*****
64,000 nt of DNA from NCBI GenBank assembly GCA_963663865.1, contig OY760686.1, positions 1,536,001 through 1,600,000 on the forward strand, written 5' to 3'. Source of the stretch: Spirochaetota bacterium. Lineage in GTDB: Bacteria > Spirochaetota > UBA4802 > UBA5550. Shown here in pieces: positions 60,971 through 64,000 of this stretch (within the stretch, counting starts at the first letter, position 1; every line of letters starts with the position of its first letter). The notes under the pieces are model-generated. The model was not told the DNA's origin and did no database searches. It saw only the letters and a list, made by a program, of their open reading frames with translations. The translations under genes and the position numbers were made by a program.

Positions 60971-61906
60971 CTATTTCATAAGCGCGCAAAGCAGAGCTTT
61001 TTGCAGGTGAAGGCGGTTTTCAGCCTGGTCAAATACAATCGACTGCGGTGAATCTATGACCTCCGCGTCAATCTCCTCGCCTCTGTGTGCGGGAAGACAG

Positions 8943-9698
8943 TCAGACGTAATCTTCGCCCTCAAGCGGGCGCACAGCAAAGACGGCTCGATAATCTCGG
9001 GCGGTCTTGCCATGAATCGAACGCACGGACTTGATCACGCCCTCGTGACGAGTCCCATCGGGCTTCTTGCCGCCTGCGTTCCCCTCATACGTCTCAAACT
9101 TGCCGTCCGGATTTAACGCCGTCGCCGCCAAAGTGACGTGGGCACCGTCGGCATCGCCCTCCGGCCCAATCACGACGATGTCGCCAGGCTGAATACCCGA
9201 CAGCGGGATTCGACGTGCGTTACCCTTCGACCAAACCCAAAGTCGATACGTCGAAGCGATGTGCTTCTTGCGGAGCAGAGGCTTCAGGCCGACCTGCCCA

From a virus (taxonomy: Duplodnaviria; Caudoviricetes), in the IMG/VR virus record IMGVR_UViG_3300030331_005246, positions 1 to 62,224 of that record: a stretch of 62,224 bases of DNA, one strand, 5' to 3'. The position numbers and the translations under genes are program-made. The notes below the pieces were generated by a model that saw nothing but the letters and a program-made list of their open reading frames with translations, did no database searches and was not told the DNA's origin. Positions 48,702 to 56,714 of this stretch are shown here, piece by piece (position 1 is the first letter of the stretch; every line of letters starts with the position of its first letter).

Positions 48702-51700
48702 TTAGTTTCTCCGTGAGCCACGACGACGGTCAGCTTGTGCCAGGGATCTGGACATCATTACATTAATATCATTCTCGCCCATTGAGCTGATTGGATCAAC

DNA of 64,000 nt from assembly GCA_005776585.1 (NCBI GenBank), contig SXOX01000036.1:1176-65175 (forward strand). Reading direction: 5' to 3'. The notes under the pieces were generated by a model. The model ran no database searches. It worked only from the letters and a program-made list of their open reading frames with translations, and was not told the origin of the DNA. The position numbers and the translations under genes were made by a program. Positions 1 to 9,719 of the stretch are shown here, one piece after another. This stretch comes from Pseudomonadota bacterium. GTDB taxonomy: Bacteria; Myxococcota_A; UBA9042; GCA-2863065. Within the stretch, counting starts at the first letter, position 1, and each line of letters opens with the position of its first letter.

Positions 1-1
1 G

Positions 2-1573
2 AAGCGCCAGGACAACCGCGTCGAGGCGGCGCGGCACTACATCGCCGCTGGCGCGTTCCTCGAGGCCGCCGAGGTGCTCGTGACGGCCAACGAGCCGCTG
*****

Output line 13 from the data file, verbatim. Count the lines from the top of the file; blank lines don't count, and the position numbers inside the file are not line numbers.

DNA of 64,000 nt from assembly GCA_005776585.1 (NCBI GenBank), contig SXOX01000036.1:1176-65175 (forward strand). Reading direction: 5' to 3'. The notes under the pieces were generated by a model. The model ran no database searches. It worked only from the letters and a program-made list of their open reading frames with translations, and was not told the origin of the DNA. The position numbers and the translations under genes were made by a program. Positions 1 to 9,719 of the stretch are shown here, one piece after another. This stretch comes from Pseudomonadota bacterium. GTDB taxonomy: Bacteria; Myxococcota_A; UBA9042; GCA-2863065. Within the stretch, counting starts at the first letter, position 1, and each line of letters opens with the position of its first letter.